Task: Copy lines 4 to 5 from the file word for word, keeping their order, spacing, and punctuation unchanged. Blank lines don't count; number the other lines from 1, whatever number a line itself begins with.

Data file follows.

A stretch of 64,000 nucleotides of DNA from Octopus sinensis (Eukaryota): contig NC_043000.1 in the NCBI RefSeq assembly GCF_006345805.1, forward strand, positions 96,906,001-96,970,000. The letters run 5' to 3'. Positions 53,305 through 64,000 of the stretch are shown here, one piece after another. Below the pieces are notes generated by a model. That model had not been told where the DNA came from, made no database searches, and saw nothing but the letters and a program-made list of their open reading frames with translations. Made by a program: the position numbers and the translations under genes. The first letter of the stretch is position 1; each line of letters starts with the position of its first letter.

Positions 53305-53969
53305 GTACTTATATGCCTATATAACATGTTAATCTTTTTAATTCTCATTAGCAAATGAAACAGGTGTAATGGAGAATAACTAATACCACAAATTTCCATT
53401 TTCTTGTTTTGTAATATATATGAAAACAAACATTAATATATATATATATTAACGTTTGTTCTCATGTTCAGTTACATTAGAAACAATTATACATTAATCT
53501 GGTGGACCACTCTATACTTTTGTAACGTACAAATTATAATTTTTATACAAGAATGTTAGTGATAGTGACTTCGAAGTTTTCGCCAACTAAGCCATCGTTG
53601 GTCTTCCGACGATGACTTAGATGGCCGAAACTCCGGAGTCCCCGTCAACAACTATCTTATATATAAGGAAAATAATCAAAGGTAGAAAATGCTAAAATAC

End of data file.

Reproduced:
53401 TTCTTGTTTTGTAATATATATGAAAACAAACATTAATATATATATATATTAACGTTTGTTCTCATGTTCAGTTACATTAGAAACAATTATACATTAATCT
53501 GGTGGACCACTCTATACTTTTGTAACGTACAAATTATAATTTTTATACAAGAATGTTAGTGATAGTGACTTCGAAGTTTTCGCCAACTAAGCCATCGTTG